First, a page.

Let's step back and talk about what it's like to be a tradesperson as a speech-language pathologist. Some of the images in Figure 2 should be relatable to you. In the bottom right there is a pediatric client and her family and the bottom center image is of two SLPs working together.  A client is working on dysphasia and swallowing issues in the bottom left image. The top left image is a client that recently went home from inpatient rehab after having a stroke. She's with her son and granddaughter. The top two middle images are probably very relatable as far as doing treatments with older adults. Then, of course, the dreaded documentation is shown in the top right corner.  All of these probably feel very comfortable for you.  Even if you're doing something on a corporate level, you will have touched on all of these areas in your career. That is you as a tradesperson. Being a tradesperson, you are probably working for an organization or an employer and completing therapy services. You may be in charge of managing others or a small therapy team. You are most likely providing communication to families, clients, colleagues, and other managers. You may be monitoring or tracking financial information based on your employer's request.  You probably have some way of tracking services financially to keep a pulse on the organization for which you are working. All of us have completed documentation and attended meetings in various types of capacities. Many of us have had to work with meeting our productivity standards on a daily and weekly basis. Some SLPs might be in charge of purchasing equipment or training others on equipment and procedures, like how to thickened liquids appropriately. Being a tradesperson is all of those different things that you do on a daily basis to provide your expertise to your coworkers. Many of us have a lot of other duties when it comes to being a tradesperson but this is a snapshot of what an SLP is doing in an everyday type of job.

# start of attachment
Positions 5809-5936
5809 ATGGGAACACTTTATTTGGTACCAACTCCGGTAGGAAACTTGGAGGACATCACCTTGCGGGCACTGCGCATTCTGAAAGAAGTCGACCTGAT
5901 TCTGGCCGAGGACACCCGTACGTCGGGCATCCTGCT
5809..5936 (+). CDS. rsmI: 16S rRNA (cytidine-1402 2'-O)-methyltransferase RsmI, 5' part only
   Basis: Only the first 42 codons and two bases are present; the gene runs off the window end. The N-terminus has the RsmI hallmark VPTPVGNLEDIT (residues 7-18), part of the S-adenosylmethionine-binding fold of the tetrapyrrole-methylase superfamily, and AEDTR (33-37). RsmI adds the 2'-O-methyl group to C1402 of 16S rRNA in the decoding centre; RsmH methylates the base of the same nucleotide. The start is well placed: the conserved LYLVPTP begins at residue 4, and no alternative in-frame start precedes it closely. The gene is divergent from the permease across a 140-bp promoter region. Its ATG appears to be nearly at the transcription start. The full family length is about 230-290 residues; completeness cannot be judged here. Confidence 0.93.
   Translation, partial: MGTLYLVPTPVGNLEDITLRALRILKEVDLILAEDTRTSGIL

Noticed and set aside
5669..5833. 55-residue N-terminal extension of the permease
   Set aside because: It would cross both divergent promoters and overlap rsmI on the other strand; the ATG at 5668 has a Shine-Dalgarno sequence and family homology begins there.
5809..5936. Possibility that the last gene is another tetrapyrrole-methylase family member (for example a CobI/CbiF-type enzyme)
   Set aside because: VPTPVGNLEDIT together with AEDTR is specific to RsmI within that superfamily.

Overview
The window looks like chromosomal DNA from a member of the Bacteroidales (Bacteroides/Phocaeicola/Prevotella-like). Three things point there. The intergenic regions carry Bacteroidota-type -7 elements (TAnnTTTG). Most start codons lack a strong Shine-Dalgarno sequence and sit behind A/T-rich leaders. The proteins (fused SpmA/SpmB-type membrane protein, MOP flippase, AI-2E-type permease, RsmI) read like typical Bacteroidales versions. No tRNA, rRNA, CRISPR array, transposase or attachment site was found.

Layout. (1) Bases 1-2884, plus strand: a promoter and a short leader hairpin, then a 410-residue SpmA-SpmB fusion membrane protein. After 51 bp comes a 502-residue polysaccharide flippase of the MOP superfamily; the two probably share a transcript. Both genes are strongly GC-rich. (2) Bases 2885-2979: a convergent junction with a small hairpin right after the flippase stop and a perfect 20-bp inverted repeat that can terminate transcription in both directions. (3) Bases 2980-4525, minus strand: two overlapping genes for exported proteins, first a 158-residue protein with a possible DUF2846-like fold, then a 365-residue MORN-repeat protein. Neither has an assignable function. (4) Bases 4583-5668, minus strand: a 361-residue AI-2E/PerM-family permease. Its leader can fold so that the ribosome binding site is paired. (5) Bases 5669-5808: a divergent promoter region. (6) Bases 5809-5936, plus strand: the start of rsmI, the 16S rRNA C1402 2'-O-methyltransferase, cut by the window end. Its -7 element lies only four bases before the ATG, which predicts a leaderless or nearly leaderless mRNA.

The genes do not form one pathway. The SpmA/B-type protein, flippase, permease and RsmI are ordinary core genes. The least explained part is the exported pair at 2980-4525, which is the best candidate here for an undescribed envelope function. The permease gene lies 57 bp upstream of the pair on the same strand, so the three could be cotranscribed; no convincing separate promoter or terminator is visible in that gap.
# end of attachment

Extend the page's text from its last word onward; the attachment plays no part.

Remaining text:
Transitioning from Therapist to Therapist AND Entrepreneur